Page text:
Crane's seventh grade English students found out that the simple question, "What is your..."
Crane's seventh grade English students found out that the simple question, "What is your favorite sandwich?" isn't actually as simple as they had originally believed. Little did they know that this question would lead them to the theory of persuasion and the study of Aristotle's three modes - logos, ethos, and pathos.
As English teacher Mrs. Lombardi shared with seventh grade parents, "Understanding how to persuade others and also how one is persuaded by others are both important tools to have in one's kit." That is why there are countless books, courses, and TedTalks on the topic of persuasion created for adults who realize the importance of honing this skill.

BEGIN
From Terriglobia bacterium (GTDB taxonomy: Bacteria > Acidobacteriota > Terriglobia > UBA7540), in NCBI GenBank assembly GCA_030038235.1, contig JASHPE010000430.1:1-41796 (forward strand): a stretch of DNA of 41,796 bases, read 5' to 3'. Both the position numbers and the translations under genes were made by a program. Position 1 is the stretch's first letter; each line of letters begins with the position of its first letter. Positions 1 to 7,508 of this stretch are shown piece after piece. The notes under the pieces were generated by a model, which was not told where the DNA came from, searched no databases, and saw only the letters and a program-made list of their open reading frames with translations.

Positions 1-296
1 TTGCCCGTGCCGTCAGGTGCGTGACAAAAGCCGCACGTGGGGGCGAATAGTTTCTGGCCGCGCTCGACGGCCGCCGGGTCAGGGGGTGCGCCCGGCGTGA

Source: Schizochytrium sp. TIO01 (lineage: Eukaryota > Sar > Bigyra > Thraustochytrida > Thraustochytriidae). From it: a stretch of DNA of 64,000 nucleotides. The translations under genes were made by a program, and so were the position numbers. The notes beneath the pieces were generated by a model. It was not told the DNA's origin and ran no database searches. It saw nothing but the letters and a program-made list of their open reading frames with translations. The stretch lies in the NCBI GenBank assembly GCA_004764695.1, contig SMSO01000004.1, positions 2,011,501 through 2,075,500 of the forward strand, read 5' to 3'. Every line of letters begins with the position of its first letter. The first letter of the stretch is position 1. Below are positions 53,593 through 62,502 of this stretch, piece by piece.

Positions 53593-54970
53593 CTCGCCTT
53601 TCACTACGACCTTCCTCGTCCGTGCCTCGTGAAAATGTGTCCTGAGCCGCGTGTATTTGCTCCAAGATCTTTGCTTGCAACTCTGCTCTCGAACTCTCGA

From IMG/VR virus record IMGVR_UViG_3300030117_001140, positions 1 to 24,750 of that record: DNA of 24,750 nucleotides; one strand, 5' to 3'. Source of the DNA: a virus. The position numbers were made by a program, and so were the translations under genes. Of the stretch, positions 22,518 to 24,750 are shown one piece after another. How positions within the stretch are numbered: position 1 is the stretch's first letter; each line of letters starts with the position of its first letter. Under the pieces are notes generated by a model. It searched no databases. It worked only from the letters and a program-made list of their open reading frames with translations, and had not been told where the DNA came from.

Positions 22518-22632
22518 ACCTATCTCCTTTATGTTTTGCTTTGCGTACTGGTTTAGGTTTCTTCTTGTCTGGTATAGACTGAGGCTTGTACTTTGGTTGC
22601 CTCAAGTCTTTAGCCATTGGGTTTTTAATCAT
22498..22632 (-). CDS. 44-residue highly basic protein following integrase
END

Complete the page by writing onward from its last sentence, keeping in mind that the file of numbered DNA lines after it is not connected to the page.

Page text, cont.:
Mrs. Lombardi's approach to teaching the power of persuasion was more dynamic than sitting down to read a textbook. In true Crane School experiential education fashion, she guided her English students on a journey to think critically, find their voices as individuals and then as a group, and to express themselves creatively (and persuasively, of course).
And so, the Sandwich Project came alive as seventh graders set out to put Aristotle's rhetoric theory into practice and convince their audience which sandwich is, indeed, the best. Is it Peanut Butter & Jelly, Tuna, Grilled Cheese, or the Hot Dog? Through advertisements, a commercial, a speech and a visual presentation students made convincing arguments to defend the sandwich that was assigned to their group.
Nearly a century of experiential education at Crane has shown us that this approach leads to a love of learning. Not only will these seventh graders have sharp persuasion tools in their kit, but they will also carry with them a love of knowledge, curiosity, and growth. And they will forever have the skill of persuasion to voice their opinions and beliefs.